Saturday 25 May 2019

Mata's Common Goal push needs a game-changer

Manchester United's Juan Mata. Photo: Getty Images
Manchester United's Juan Mata. Photo: Getty Images

Jason Burt

A year ago today Juan Mata launched something that was simple but, still, extraordinarily ambitious. He launched Common Goal. "Something that I hope will change the world, even if only in some small way," the Manchester United midfielder said of the idea that he and his colleagues in football could donate one per cent of their salaries to global charities.

And keep doing that every year throughout their careers. The timing was good. This time last year there was a cynicism about football and the money swirling around it that led to the belief that it had changed for the worse.

The sense that every footballer was turning into his own business unit, cocooned in a protective corporate bubble with a large number of vested interests, sponsors, agents all wanting a piece of that rich pie.

It was interesting listening to England's players this summer at the World Cup in Russia bridle at suggestions that they lived in a bubble. Mata's United team-mate Marcus Rashford took exception to that description, arguing it was a state of affairs not of his creation.

Mata's pledge was to give a small piece of that pie: a one per cent sliver to a group of 120 charities working on social projects across 80 countries through a collective fund called Common Goal which was established through the charity streetfootballworld. It helps 2.3 million disadvantaged young people with football being the umbrella.

It was met with some criticism. One per cent? That was a drop in the ocean. It was nothing. But that was the strength of it. It is only one per cent. It allows footballers to do whatever charitable work they want to support on top and soon Mata was able to reel off a list of players who had signed up.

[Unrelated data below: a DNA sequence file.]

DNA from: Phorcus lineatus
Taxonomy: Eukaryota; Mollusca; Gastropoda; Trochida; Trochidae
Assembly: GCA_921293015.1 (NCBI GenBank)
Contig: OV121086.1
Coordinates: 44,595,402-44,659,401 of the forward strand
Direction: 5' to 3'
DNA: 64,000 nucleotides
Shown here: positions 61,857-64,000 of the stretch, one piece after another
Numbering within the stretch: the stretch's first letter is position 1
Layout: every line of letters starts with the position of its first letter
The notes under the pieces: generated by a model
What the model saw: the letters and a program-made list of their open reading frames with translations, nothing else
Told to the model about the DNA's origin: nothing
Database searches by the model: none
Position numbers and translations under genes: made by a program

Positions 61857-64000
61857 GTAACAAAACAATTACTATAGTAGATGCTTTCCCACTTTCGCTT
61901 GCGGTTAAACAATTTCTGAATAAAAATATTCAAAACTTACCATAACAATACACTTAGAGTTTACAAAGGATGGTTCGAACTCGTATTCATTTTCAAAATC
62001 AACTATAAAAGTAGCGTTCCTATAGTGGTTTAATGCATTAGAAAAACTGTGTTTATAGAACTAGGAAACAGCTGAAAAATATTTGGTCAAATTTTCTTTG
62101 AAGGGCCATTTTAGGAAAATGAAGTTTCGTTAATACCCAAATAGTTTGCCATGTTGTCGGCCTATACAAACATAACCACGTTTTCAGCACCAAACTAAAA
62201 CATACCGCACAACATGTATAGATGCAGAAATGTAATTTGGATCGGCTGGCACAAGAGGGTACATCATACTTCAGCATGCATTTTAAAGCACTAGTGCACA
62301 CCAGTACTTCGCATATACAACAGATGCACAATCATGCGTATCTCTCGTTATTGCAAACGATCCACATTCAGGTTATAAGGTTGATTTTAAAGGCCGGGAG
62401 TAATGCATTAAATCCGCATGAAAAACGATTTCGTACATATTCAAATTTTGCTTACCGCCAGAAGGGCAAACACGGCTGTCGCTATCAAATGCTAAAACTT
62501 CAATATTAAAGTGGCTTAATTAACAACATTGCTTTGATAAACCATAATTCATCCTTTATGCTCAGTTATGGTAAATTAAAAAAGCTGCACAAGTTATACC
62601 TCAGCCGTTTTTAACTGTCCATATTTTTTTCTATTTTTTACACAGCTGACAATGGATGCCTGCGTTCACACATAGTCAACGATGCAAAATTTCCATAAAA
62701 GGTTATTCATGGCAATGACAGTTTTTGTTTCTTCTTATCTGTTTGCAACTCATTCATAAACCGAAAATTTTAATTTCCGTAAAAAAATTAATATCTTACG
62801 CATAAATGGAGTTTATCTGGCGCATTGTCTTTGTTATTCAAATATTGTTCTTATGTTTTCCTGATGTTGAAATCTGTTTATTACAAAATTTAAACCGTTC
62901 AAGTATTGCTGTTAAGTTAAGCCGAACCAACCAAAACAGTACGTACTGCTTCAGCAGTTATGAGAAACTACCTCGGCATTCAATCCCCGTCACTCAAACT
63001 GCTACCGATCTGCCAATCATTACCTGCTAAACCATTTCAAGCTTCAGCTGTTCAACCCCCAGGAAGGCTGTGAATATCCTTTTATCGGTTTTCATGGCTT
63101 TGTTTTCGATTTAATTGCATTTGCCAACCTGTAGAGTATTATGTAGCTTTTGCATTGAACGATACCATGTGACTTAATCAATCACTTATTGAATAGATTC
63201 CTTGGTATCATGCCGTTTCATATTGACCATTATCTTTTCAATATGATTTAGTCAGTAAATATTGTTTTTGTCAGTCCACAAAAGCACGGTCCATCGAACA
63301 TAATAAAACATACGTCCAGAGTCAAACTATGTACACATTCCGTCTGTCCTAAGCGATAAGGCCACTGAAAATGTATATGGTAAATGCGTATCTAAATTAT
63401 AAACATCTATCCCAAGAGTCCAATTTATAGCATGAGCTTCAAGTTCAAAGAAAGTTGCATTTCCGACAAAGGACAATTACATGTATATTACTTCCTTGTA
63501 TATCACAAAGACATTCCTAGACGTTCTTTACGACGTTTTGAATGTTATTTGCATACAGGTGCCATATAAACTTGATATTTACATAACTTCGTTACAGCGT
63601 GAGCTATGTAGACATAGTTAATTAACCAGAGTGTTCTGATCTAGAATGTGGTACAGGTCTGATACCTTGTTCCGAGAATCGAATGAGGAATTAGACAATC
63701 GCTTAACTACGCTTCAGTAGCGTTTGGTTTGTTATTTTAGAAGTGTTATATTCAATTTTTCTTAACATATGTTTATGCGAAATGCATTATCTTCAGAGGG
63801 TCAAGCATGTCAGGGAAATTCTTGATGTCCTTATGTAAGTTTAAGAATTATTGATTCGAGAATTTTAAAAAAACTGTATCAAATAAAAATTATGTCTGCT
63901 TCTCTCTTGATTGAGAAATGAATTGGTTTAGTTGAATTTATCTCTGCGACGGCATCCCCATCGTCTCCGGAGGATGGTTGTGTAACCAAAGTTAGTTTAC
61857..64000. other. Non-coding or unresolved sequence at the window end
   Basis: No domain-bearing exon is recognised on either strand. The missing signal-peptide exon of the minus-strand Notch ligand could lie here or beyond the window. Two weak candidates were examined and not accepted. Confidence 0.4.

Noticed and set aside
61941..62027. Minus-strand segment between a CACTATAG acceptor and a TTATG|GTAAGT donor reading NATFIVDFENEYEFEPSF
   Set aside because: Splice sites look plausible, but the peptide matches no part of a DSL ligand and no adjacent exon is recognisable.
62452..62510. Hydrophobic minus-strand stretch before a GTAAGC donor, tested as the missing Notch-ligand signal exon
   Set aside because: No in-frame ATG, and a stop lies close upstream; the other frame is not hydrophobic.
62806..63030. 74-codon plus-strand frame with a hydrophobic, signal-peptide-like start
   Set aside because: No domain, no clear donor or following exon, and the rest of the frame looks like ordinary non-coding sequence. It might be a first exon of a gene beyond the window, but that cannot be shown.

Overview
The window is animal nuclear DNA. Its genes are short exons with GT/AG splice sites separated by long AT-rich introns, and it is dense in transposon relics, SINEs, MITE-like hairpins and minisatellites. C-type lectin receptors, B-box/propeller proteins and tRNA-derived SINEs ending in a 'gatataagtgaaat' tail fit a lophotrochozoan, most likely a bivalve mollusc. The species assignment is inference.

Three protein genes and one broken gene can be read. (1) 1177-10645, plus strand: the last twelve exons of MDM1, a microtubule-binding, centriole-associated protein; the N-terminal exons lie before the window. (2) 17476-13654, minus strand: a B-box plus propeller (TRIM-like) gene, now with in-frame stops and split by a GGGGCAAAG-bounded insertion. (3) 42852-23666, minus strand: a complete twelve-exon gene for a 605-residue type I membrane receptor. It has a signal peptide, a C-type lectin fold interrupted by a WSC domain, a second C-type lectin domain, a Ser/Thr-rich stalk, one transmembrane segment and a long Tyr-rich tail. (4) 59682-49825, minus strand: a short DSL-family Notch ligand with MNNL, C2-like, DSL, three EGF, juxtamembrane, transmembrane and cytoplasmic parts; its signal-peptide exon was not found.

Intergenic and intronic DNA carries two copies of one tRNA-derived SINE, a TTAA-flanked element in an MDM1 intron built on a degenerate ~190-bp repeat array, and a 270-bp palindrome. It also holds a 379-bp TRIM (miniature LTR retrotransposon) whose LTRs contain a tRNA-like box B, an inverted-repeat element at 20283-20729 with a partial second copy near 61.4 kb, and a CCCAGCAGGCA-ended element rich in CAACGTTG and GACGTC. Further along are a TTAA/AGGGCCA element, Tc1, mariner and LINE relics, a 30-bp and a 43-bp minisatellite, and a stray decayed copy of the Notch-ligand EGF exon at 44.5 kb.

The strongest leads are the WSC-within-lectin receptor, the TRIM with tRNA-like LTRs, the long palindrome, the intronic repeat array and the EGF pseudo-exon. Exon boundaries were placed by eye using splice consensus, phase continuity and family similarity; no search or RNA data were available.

Twelve months on and the Spaniard has been joined by more than 50 fellow players from 17 countries with the highest profile being Mats Hummels, Giorgio Chiellini, Shinji Kagawa and Kasper Schmeichel and leading women footballers Alex Morgan and Megan Rapinoe.

From the Premier League there is also Bournemouth's Charlie Daniels and Alfie Mawson, who has just moved to Fulham from Swansea City for £15 million. "I don't want to cause any fuss," Mawson said, when he signed up in October 2017. "And joining Common Goal allows me to focus on my career, while forming part of something that can really help transform lives of those less fortunate."

One per cent does not mean it has to be a huge commitment, but it is enough of a commitment especially as it is taken at source. Fifty or so players is a good start, but it is not overwhelming. It is a modest number given how high-profile Common Goal has been and the significant media push.

There are more than 50,000 professional footballers represented by FIFPro and many work for charity or have their own foundations.

Common Goal also has its first manager - Julian Nagelsmann, of Hoffenheim - and, significantly, its first club in Denmark's FC Nordsjaelland, which also made the important step of donating one per cent of its gate receipts from the Europa League fixture against Cliftonville also.

Such a move has even more resonance - in a sense - than an individual footballer signing up as it goes to the heart of the culture of a club.

From this season, every team at FC Nordsjaelland, from U-12s up, will take responsibility to raise funds for an organisation benefiting from Common Goal. Then, every summer, FC Nordsjaelland players will visit the organisations they support.

Maybe even more significant is the involvement of Uefa president Aleksander Ceferin. "I call upon everyone in the international football community to show they care about social initiatives and donate to causes they believe in," he said when signing up last year.

Although that was a wider rallying cry to help, if - and this is the biggest if - Uefa and, then, Fifa embrace Common Goal, it could be the game-changer as Mata outlined. "Every time someone signs for a team, when the salaries are paid, when the accounts come in, at clubs, federations, agents and associations, one per cent goes direct to social projects. No one looks at it and says: 'Hey, what's this one per cent?' because everyone knows," Mata said.

The ultimate end would be one per cent of everything that football generates going into a central fund for use in charitable projects.

For example, this summer Premier League clubs have spent more than £1 billion on transfers. One per cent of that would be a £10m levy to charity.

Common Goal has momentum and has made its mark but, on its first anniversary, it needs help. It needs that game-changer. (© Daily Telegraph, London)

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